Related to that is ensuring that our students have the tools they need to address learning loss. The data on learning loss cannot be denied or ignored. 76% of our prison population can’t read on a third-grade level so this is about FAR more than test scores. The poor results for this past year (13 schools cited as low performing) make it clear that we have a lot of work to do. We have reduced (and in some cases eliminated) suspensions. Now we need to jam the school-to-prison pipeline full of books, math papers, and opportunities. 

My third concern is continuing to improve our CTE programs and making sure students are exposed to and aware of their options post-graduation. I will continue working with our community business partners to develop new opportunities so that students graduate not with a job, but with a career. A job sustains us, but a career helps fulfill us, and that is the opportunity we should seek to create for our students. 

PCD: The school board has stalled on a decision to end the practice of seclusion in schools for months. What indicators are you looking for to end the policy? Can you commit to ending the practice by a certain date?
NB: The school board has not stalled on a decision to end the practice of seclusion.  We have taken steps to put the district in a position to end the practice safely and responsibly.  

The indicator I’m looking for is for our staff to answer to the question: “What do we do with a student who is in crisis and has become a serious threat to themselves, other students, or staff?” I believe that ending the practice without first having an answer to that question puts students and staff in danger. However, I do believe that the district is getting close. We are moving toward the elimination of the practice and I’m hopeful that we will soon be able to make an announcement to that effect. I will not commit to a certain date but will continue to rely on our teachers and staff to inform me of their readiness before any vote.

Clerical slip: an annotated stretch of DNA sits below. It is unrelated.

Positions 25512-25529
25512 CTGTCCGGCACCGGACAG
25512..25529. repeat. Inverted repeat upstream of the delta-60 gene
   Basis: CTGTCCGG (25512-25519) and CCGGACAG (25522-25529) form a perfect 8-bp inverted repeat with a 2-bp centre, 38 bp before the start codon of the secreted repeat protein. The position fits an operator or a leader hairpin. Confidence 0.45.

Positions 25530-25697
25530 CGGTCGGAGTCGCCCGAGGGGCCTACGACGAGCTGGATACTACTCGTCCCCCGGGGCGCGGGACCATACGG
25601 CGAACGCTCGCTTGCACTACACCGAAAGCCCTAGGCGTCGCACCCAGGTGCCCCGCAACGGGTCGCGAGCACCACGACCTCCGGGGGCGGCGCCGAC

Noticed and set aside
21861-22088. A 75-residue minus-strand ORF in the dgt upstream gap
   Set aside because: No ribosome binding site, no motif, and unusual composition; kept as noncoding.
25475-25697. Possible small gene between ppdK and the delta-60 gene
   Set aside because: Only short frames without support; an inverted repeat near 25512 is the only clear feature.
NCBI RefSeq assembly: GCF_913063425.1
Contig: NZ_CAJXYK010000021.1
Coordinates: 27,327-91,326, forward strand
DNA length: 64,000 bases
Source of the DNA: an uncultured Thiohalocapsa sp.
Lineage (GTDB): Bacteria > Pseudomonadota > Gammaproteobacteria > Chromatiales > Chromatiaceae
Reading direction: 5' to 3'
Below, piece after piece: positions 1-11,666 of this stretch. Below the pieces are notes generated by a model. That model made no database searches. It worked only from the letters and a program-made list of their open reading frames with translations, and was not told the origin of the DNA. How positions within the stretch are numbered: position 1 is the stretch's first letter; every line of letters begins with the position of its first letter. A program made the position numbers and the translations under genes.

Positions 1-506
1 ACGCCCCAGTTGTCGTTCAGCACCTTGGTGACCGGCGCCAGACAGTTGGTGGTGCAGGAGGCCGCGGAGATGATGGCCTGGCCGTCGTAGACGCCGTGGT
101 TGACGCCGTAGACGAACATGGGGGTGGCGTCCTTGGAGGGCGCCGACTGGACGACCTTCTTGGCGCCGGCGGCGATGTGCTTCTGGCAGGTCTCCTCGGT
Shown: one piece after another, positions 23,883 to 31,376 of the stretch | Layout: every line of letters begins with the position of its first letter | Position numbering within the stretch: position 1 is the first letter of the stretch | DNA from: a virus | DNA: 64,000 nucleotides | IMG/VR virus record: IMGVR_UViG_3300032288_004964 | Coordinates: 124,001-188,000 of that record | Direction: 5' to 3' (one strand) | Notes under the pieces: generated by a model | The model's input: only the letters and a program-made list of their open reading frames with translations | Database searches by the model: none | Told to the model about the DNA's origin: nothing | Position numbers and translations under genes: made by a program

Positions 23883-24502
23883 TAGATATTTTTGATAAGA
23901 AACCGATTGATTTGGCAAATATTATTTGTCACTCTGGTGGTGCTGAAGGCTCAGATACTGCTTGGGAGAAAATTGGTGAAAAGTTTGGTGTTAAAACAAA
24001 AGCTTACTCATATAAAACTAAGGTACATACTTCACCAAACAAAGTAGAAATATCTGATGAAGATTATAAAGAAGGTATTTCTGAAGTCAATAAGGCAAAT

PCD: How should the district address two years of learning loss due to Covid-19? 
NB: Aggressively! Our students are far behind and we need to maximize the time they spend in the classroom. We have done some things to bridge the gap. We’ve had two years of the summer ignite program. We have brought in career coaches, additional support staff, and made our district a 1-1 technology district. However, without continued funding from the federal, state, and county governments, I’m afraid these measures may end up being little more than a finger in a dam. We need money to make our summer programs permanent and fund professional development opportunities for our staff.